War of the Rebellion: Serial 079 Page 0425 Chapter LI. CORRESPONDENCE, ETC. -UNION.

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in the pursuance of paragraph II, Special Field Orders, Numbers 103, from headquarters Military DIVISION of the Mississippi. Leave the organization of the cavalry force for Middle Tennessee till the last. The commanding officer can be selected hereafter when I become better acquainted with the cavalry officers. Probably General Long's health might render him available. Whoever is designated ought also to command the Tennessee cavalry. Please communicate freely with me and also with the Cavalry Bureau whenever you may think it necessary. The question of forage is the gravest one that presents itself. I have not studied it fully yet, but I am inclined to believe the supply in the enemy's country, our main dependence, cannot be relied on as sufficient, and therefore I would suggest the collection of a large reserve at Nashville and Chattanooga. This question, however, I will put to the chief quartermaster of the corps as soon as he has been designated. In the mean time please give it your serious consideration and forward me your conclusions in relation thereto. As a matter of course, forage for the use of columns marching to the front should be deposited at the end of every two days' march on the railroad from Nashville to Chattanooga as far south as garrisons are maintained.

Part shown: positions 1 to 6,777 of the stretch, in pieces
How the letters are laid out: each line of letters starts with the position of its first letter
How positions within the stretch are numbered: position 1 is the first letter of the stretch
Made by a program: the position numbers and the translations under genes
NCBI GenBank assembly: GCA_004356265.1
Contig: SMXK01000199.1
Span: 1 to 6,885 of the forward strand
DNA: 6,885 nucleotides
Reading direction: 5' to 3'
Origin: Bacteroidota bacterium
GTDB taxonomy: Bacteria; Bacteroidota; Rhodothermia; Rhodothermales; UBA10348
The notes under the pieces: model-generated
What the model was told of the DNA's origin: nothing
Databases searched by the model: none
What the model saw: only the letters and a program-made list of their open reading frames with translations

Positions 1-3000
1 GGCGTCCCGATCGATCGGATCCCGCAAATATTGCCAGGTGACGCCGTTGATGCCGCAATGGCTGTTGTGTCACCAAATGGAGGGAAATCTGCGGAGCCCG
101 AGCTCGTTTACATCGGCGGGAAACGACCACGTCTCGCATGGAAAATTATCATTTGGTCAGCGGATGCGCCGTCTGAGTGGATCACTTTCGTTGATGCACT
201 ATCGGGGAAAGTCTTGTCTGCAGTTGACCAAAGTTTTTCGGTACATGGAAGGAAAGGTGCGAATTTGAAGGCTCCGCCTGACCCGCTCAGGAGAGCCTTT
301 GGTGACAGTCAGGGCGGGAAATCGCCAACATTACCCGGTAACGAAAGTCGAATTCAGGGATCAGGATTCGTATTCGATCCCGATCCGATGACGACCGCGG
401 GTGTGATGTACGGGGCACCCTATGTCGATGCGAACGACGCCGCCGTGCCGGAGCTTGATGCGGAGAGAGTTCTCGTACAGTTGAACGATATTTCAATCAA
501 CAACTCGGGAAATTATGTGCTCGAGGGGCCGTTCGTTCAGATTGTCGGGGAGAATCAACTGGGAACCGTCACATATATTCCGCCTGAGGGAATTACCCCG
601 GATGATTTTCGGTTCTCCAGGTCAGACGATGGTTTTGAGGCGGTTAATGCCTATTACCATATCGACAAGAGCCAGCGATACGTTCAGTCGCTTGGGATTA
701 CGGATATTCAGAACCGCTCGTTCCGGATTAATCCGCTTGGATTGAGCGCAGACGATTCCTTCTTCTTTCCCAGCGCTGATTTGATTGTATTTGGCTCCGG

I am, general, very respectfully,

J. H. WILSON,

Brevet Major-General.

HEADQUARTERS THIRD DIVISION CAVALRY,

Cartersville, Ga., October 24, 1864 -10 p. m.

Major-General THOMAS:

I have 1,400 well mounted men for duty. My battery is in good condition. With the Ninth Pennsylvania I can prevent all cavalry raids from its direction.

J. KILPATRICK,

Brigadier-General.

DECATUR, October 24, 1864.

Major-General THOMAS:

No additional news at this post; the guide Morrison, whose report was sent to you yesterday, reports that he heard Roddey say there were 12,000 men in his district. We see indications here of a larger force than General Roddey's old command, now about 2,500 men. Of course Roddey would not think of attacking this place; he will content himself with guarding the river. With the re- enforcements asked for here, I have no doubt I can give him away and secure any information that can be obtained within a range of twenty-five miles south and west. Since writing the above your telegram notifying me that you had ordered the Twenty-ninth Michigan to report to me has been received. I sent a scout of 250 men up the river on gun-boat this evening to penetrate the country at various points for information, and shall continue to do so for several days. I have already sent your previous telegram to General Croxton notifying him of the presence of Forrest in his neighborhood.

R. S. GRANGER,

Brigadier-General.